Tips for LSAT Analytical Reasoning (Logic Games)
Here's a list of LSAT testing tips that apply specifically to Analytical Reasoning (logic games) — one of four scored sections you'll encounter on the exam. Also available at this site is an Analytical Reasoning (logic games) tutorial that expounds on some of these tips.
- Recognize which logic-game pattern you're dealing with. The test makers design LSAT logic games to fit into certain basic molds. The primary difference between them involves the nature of the relationship among the game's subjects. Each type of game calls for its own distinct approach, so it's crucial that you know which type you're up against when you see it on the exam.
- Read the game's conditions (list of rules) very carefully. Misreading or misinterpreting a condition can be costly because it taints your analysis of the entire game. If you commit this error you're unlikely to have much success attempting the questions.
- Don't try to list all possible combinations. If you try to jot down all the possibilities that the game's conditions suggest, the result will be a confusing mess. Instead, use one or two templates that encompass all the possibilities. (See the next two tips.)
- Devise a master diagram, or template, for each game. Unless you use effective diagrams to visualize the relationships defined by the rules of a game, you're unlikely to have much success in responding to the questions. An effective diagram will help you think clearly and respond to the questions quickly and confidently. An ineffective diagram will result in confusion and wasted time.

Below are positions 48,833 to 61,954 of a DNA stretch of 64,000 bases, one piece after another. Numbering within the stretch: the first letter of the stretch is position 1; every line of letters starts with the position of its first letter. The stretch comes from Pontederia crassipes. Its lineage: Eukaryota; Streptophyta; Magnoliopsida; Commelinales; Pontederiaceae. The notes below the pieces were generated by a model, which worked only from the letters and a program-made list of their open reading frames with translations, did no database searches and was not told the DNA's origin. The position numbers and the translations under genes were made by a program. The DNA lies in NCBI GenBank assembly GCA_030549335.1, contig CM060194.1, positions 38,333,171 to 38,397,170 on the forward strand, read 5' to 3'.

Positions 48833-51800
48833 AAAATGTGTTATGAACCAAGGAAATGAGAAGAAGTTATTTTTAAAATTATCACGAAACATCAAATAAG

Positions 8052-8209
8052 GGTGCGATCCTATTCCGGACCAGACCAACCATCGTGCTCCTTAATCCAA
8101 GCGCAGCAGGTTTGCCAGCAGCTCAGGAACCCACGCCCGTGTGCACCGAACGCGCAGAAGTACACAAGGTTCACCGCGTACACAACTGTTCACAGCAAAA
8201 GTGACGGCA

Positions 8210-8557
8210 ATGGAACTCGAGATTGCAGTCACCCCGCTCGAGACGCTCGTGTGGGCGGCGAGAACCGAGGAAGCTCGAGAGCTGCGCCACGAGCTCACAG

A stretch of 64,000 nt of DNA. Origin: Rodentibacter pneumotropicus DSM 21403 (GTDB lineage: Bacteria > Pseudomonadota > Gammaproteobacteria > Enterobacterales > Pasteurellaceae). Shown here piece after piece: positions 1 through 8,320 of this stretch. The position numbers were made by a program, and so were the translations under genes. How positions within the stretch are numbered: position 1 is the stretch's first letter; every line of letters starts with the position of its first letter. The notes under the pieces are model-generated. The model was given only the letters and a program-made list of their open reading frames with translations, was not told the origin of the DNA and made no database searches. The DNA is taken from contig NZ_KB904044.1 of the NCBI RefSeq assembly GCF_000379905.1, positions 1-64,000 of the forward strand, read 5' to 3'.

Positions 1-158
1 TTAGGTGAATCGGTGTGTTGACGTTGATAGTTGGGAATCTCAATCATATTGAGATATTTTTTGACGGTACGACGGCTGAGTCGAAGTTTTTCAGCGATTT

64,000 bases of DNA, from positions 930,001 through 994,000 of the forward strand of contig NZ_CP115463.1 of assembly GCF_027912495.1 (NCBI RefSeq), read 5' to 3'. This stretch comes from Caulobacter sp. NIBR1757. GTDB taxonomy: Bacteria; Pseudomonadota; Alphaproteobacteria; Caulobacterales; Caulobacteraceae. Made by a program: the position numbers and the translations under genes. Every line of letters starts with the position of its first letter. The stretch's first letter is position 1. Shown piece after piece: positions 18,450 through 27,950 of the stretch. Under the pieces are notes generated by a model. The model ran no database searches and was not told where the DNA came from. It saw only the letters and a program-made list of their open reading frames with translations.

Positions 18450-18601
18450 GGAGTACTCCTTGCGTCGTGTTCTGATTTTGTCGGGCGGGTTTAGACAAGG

- Look for a key rule around which the others can be organized. One particular rule may serve as a starting point for devising a template-style diagram. For example, a rule that includes an either/or statement suggests two alternative scenarios and hence two alternative templates. This technique can greatly simplify the game. In all likelihood, only one or two games on your exam will include this sort of rule. But always look for it.
- Don't do more work than needed to answer the question. Most questions don't require you to deduce all you can from the additional information in the question stem. Stop when you've done enough to zero-in on the correct answer.